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Classic and Contemporary Poetry

FOUR-LEAFED CLOVER, by                     Poet's Biography
First Line: A cherished four-leafed clover
Last Line: Lies it there.
Subject(s): Aunts; Four-leaf Clovers

A cherished four-leafed clover
Lies between
The leaves of my Holy Bible,
Just as green,

As when dear auntie plucked it
From the side
Of the garden gravel walk,
Long and wide.

It was early Autumn, and the
Nights were chill,
And the corn had commenced rip'ning
On the hill.

And the leaves to change their color
Did begin;
For one more gay and showy
Than the green.

While taking a walk at evening
Auntie found
This pretty four-leafed clover
On the ground.

She had walked there oft before,
So had I,
But had passed it quite unseen
Unnoticed by.

But now she stooped and plucked it
From the mass
Of tangled, faded weeds and
Withered grass.

And in handing me the clover
Said to take
Them and press them in my Bible
For her sake.

'Twas the last walk here below
That she took;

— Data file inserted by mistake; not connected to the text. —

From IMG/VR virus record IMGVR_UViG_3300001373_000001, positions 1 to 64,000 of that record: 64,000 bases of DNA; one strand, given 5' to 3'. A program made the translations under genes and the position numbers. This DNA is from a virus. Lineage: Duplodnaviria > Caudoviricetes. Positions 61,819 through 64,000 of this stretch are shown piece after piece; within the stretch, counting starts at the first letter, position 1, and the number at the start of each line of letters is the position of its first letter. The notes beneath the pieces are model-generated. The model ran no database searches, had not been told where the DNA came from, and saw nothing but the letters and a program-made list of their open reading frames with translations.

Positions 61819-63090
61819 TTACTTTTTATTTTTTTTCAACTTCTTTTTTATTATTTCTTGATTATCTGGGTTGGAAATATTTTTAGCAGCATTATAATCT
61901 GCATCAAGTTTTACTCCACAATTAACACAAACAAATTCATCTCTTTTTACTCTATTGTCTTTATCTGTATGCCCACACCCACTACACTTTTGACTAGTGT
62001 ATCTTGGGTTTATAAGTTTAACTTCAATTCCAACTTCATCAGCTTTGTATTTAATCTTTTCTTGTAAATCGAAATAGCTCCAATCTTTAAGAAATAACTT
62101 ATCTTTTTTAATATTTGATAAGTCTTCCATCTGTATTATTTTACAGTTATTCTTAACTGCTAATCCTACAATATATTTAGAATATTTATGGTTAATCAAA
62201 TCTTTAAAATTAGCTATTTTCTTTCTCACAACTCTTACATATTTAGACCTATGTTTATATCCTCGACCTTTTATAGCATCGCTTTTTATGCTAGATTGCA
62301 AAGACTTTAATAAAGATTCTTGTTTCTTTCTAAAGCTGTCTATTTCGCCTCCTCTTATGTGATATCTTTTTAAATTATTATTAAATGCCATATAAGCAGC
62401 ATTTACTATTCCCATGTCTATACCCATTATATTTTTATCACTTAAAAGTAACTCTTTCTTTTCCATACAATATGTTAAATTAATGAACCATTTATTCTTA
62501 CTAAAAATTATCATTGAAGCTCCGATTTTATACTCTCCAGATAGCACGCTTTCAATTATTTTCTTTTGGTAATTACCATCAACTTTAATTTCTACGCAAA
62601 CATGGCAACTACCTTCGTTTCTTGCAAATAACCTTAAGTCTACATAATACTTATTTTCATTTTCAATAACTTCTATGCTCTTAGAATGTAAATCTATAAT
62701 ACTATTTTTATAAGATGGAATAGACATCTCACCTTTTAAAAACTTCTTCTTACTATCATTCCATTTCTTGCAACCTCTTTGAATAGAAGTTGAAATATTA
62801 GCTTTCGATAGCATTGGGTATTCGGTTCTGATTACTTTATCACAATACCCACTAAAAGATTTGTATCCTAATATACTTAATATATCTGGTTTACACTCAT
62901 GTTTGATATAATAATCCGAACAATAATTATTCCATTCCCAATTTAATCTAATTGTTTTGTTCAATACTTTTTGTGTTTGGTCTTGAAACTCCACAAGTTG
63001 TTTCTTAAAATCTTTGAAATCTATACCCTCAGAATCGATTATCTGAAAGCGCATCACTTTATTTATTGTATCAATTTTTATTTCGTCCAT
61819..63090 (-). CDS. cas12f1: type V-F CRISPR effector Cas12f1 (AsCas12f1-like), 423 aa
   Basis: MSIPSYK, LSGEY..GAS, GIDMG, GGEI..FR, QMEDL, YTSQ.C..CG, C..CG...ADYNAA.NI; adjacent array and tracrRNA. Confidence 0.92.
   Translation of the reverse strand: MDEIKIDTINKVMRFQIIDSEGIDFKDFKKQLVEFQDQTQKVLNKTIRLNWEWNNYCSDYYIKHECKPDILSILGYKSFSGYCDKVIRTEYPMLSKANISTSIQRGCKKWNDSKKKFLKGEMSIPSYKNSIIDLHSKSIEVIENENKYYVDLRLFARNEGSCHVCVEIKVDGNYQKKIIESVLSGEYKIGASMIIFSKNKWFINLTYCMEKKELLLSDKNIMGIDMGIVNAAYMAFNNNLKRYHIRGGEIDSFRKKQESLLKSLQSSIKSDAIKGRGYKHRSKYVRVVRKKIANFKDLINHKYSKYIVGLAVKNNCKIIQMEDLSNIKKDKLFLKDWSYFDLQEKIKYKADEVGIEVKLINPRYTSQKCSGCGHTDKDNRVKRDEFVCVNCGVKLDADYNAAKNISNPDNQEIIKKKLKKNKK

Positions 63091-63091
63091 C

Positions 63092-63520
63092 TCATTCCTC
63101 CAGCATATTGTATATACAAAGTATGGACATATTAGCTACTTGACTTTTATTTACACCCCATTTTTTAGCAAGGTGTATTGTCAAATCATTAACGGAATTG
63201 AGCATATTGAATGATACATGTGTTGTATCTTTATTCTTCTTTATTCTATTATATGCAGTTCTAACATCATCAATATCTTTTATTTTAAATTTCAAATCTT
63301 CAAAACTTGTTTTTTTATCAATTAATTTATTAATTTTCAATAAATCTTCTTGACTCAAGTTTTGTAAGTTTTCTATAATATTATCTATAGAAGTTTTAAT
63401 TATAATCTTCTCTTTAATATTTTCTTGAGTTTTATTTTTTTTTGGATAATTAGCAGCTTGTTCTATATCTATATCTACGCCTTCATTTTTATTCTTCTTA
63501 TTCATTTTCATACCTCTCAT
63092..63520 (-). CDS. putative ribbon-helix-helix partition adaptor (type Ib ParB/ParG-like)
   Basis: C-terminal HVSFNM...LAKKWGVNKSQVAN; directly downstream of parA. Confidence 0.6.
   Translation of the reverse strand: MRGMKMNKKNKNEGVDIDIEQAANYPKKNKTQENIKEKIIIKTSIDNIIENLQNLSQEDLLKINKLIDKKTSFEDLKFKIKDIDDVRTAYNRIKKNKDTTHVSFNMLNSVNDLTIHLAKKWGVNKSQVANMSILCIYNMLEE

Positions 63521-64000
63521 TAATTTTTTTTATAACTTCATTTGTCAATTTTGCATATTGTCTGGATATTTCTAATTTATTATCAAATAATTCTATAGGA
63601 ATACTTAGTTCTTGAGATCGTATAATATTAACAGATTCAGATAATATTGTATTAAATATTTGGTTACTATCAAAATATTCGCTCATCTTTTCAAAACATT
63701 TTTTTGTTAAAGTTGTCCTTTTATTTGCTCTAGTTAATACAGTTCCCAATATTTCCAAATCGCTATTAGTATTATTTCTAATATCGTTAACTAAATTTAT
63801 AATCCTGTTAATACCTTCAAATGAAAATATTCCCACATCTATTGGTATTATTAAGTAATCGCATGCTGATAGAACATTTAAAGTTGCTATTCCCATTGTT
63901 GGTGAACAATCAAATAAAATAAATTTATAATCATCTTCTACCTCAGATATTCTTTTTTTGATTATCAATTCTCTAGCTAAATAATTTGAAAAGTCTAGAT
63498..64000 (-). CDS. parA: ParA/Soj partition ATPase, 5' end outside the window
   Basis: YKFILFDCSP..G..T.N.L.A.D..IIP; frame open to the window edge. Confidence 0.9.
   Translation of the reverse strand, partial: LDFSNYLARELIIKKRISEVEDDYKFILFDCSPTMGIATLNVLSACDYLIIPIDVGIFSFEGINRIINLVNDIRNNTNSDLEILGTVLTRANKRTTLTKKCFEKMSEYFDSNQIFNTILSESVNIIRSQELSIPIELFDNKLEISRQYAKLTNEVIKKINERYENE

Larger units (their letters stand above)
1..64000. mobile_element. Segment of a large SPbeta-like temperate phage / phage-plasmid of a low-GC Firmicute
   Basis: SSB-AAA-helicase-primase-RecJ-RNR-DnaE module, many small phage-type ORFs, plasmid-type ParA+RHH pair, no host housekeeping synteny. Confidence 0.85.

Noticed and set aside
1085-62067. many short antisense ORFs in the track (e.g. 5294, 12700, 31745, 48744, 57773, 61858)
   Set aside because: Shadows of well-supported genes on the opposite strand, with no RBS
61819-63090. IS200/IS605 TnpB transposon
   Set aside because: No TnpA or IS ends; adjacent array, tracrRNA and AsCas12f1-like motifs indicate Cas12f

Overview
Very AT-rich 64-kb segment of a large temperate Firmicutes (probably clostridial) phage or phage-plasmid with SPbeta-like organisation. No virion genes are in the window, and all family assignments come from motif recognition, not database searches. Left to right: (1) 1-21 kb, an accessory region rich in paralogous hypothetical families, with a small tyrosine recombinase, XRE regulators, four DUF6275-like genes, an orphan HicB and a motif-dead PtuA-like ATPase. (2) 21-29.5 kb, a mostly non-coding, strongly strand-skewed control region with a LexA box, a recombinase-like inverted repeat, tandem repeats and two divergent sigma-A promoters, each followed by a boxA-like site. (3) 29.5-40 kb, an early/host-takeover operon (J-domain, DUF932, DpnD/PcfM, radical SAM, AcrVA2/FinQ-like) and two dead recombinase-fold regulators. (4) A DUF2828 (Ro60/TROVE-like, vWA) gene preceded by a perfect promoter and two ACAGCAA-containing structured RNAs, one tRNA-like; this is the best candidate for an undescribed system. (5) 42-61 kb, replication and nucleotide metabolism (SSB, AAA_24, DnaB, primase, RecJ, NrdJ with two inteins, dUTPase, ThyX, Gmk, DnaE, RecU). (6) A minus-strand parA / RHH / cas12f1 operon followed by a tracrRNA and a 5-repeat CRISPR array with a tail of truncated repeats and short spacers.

And how well I still remember
Her fond look.

On that early Autumn evening,
While she gave
To me, from eyes, so sunken
And so grave;

Her thin emaciated
Hands so pale,
And her slow and trembling
Step so frail;

And her cough so hollow
Told too well
That ere long she fair must bid us
All farewell.

Many, many days and months have
Passed away,
Passed away and left no traces
Since that day

Autie went to live with Jesus,
Upon high,
Where no sickness ever ent'reth
Nor any die.

But where every pain and grief
Is all o'er
And where all are glad and cheerful

Now each day as I do read
My Holy Book,
Of the last walk I am thinking
Auntie took;

And, then saddened, half unconscious,
Drop a tear
On this clover which has lain
More'n a year,

Pressed between my Bible leaves
With such care,
And to me so very precious,
Lies it there.

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